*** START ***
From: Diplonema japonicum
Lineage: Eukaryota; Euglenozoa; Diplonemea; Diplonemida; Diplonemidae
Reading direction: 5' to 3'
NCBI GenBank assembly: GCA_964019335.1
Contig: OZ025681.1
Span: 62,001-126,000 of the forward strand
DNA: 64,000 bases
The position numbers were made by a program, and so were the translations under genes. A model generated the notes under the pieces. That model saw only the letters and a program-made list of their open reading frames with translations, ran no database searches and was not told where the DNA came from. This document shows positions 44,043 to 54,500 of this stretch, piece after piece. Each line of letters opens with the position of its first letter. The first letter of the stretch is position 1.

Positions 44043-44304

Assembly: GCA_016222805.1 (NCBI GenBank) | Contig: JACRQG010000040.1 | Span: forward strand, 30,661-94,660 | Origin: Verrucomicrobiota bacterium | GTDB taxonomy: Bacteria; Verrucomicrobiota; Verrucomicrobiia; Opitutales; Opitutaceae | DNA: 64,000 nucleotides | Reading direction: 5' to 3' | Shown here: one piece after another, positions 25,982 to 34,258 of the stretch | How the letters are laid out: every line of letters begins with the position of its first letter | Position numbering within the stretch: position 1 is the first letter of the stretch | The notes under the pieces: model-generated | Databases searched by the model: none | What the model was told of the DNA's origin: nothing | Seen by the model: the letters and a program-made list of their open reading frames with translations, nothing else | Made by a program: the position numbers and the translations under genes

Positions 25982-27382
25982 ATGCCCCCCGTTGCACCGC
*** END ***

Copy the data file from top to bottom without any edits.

From: Diplonema japonicum
Lineage: Eukaryota; Euglenozoa; Diplonemea; Diplonemida; Diplonemidae
Reading direction: 5' to 3'
NCBI GenBank assembly: GCA_964019335.1
Contig: OZ025681.1
Span: 62,001-126,000 of the forward strand
DNA: 64,000 bases
The position numbers were made by a program, and so were the translations under genes. A model generated the notes under the pieces. That model saw only the letters and a program-made list of their open reading frames with translations, ran no database searches and was not told where the DNA came from. This document shows positions 44,043 to 54,500 of this stretch, piece after piece. Each line of letters opens with the position of its first letter. The first letter of the stretch is position 1.

Positions 44043-44304

Assembly: GCA_016222805.1 (NCBI GenBank) | Contig: JACRQG010000040.1 | Span: forward strand, 30,661-94,660 | Origin: Verrucomicrobiota bacterium | GTDB taxonomy: Bacteria; Verrucomicrobiota; Verrucomicrobiia; Opitutales; Opitutaceae | DNA: 64,000 nucleotides | Reading direction: 5' to 3' | Shown here: one piece after another, positions 25,982 to 34,258 of the stretch | How the letters are laid out: every line of letters begins with the position of its first letter | Position numbering within the stretch: position 1 is the first letter of the stretch | The notes under the pieces: model-generated | Databases searched by the model: none | What the model was told of the DNA's origin: nothing | Seen by the model: the letters and a program-made list of their open reading frames with translations, nothing else | Made by a program: the position numbers and the translations under genes

Positions 25982-27382
25982 ATGCCCCCCGTTGCACCGC